Every spring, Denise Wilson tweaks her daily routine. Instead of running outdoors, she hits the gym. She puts on the air conditioner rather than open a window for fresh air. And she tucks her contacts into a drawer and switches to eyeglasses.
Wilson, 46, a public relations exec in Brooklyn, NY, says these are absolute musts if she's going to get through allergy season.
Wondering if your nagging cold is actually an allergy? Or what about your new skin cream that made your hands break out? Distinguishing an allergy from a non-allergic condition is not always a clear-cut task. But knowing the difference can sometimes help you solve what's ailing you, which in turn could mean faster relief.
Mary Fields knows just how difficult pinpointing an allergy can be. The 64-year-old Bronx resident tells WebMD she was convinced her frequent hives were caused by something in...
"I usually don't let myself get to that point anymore," Wilson says. Instead of waiting for symptoms to blossom, she starts her allergy medicine before the season begins.
She's on to something. When you use meds early you may ease your symptoms all spring, says Bela B. Faltay, MD, chief of service of allergy at Akron General Health System, in Ohio. "With a week or 2 lead time, you'll feel better all season."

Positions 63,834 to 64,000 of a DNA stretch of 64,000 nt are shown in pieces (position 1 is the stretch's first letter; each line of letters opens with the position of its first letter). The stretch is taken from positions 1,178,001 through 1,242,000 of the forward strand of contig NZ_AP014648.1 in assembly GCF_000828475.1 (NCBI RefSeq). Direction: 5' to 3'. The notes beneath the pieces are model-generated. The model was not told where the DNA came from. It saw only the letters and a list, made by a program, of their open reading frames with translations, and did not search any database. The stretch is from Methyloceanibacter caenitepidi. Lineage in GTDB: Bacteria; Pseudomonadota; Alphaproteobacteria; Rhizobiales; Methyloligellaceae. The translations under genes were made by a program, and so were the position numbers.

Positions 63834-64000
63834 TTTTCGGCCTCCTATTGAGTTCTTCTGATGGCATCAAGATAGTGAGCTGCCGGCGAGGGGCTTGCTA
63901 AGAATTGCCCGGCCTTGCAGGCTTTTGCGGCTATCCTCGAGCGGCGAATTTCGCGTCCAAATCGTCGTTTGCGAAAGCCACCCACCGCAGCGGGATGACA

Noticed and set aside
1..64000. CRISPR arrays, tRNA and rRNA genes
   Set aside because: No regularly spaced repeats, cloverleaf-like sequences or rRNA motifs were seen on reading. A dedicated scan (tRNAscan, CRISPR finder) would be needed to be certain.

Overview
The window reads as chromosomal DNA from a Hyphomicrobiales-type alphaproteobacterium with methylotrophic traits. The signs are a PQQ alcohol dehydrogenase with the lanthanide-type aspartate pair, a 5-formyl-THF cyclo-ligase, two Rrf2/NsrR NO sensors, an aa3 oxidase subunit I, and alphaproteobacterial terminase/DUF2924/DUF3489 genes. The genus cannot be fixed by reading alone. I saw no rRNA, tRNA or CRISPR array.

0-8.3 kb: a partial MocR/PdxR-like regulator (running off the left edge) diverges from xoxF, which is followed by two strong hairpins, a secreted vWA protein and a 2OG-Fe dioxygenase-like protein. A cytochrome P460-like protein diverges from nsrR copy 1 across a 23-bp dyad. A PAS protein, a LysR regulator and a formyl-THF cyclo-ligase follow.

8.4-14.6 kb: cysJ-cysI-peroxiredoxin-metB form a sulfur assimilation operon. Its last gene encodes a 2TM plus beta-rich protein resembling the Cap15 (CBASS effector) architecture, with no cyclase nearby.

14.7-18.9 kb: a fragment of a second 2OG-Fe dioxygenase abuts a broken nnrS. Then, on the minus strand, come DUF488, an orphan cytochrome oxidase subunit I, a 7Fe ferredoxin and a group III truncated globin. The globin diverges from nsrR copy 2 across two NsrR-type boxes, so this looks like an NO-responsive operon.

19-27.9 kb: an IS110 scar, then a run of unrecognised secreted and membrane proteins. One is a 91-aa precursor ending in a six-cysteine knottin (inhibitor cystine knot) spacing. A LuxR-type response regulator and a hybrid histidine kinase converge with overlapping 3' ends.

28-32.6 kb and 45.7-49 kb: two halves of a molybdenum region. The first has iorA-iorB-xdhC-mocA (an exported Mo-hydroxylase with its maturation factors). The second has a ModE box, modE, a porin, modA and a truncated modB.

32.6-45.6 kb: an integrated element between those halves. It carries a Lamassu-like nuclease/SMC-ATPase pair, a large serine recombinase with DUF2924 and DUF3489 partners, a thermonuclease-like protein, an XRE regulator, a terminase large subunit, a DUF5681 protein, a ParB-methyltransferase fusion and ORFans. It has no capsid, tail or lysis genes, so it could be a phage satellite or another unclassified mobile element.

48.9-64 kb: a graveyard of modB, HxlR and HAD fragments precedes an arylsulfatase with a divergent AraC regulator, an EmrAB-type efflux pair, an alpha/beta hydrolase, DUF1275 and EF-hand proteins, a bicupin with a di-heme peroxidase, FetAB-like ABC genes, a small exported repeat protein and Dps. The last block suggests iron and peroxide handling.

High season usually kicks into gear when the thermometer hits 60 degrees for 3-4 days. When that happens, pollen from plants starts moving through the air -- and your allergy misery begins. It depends on where you live, but that's typically early April. To get a head start, try taking medication in mid- to late March.
To get one the right one, it might take a bit of trial and error. A drug that works great for your neighbor may be a bust for you.
Decongestants work fast, but they can lead to a "rebound effect," which means your symptoms may get worse from using them too much. "They can be great in a pinch, once in a while," Faltay says. To stay safe, stop using them after 3 days.